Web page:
Cómo la Pascua apunta a Cristo

How Easter points to Christ

All humans were born in Adam (Romans 5:12-21). That means we are all born slaves to sin and are born under the judgment of death. We are children of Adam, with whom we share his sin and his destiny.

But God, in His grace, has promised to create a new humanity, free from sin and death. He chose Israel as His firstborn—the first people who would be part of this new humanity. Israel was a prototype of God's new humanity. In Exodus 4:22-23, God tells Pharaoh that he must free Israel because he is His firstborn. If Pharaoh refused, then he would give him an equivalent retribution—the death of every firstborn son of Egypt.

The problem was that the Israelites were also part of humanity in Adam. They were God's firstborn, but they were also enslaved by sin and deserving of death like the rest of humanity. So, to be freed, they first had to die to their humanity in Adam. Only then could they be reborn into God's new humanity.

This is what happened at Easter, albeit symbolically. Their firstborn must die—but a lamb dies in their place. The lamb suffers the death they deserved. His death is symbolically represented in the lamb. As a result, Israel is liberated. They die to the old humanity and are reborn as the firstborn of the new humanity. They are freed because they have died (symbolically in the death of the lamb). This death has freed them from all the obligations of their old life.


If Easter was a symbol, the reality is Christ.

This is why the consecration of the firstborn becomes so important: The LORD spoke to Moses and said to him: “Consecrate to me the firstborn of every womb. All the firstborn Israelites and all the first males of their animals are mine” (Exodus 13:1-2).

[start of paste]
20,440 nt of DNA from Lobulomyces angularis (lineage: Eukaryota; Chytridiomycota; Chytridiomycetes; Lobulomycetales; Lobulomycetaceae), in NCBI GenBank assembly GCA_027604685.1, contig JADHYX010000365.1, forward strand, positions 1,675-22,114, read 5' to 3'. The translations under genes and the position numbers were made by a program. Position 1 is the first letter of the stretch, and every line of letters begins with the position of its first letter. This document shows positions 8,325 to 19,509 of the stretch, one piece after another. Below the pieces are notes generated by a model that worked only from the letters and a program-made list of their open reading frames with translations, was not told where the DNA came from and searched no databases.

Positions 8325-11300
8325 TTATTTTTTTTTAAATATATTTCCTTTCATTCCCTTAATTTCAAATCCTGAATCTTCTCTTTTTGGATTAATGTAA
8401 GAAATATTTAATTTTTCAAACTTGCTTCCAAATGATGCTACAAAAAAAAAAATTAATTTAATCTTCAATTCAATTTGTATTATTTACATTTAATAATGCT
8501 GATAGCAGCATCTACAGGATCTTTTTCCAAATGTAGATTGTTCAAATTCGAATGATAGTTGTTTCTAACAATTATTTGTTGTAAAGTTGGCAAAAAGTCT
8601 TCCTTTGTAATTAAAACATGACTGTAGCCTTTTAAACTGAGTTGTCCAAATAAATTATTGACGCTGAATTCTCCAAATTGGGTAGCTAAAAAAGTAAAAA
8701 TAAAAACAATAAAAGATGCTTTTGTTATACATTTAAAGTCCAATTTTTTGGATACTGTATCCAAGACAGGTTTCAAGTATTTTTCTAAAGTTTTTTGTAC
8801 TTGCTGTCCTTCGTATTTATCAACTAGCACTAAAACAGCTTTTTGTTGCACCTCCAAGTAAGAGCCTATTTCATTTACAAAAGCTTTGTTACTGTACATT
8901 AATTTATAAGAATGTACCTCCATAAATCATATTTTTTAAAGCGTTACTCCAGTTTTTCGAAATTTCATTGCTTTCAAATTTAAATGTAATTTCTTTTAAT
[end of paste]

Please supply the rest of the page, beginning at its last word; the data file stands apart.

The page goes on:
Israel died at the Passover, so they no longer belonged to Adam, but now belonged to God. This belonging was symbolically marked with the firstborn of every Israelite male, whether human or animal. What is true about the human family (the firstborn son, who was Israel, belonged to God) is reflected in the family of each Israelite (the firstborn of each animal belonged to God). So each child was to be dedicated to (or redeemed by) God.

But Easter is only symbolic. The Israelites were freed from slavery, but only from the slavery of Egypt, not the slavery of sin. And they were saved from death, but only from death on Passover night, not from eternal death. The death of the lamb brought life, but not forever. As a result, although Israel belonged to God, they continued to live as children of Adam. In other words, they continued to live as slaves to sin. The redemption of the firstborn was a reminder of what God had done, namely, that He freed His people from slavery. But the fact that it had to be repeated with each new generation is also a reminder of what God would do to completely and naturally free His people from the bondage of sin and death.

If Easter was a symbol, the reality is Christ. He is our Passover Lamb, who died in our place. He is the fulfillment of the promise made at Passover. Christ is the firstborn among the dead (Colossians 1:18). He is the Son of Adam who died and was resurrected as the firstborn of the new humanity. All who are in Christ through faith have died in Christ to the slavery of sin and the condemnation of death. And so we have been resurrected to a new life in Christ. The book of Exodus establishes the pattern of redemption through sacrifice, which is fulfilled in Christ.


This article was adapted from a portion of the book Exodus for You , published by Poiema Publications . You can download a free sample by visiting this link .

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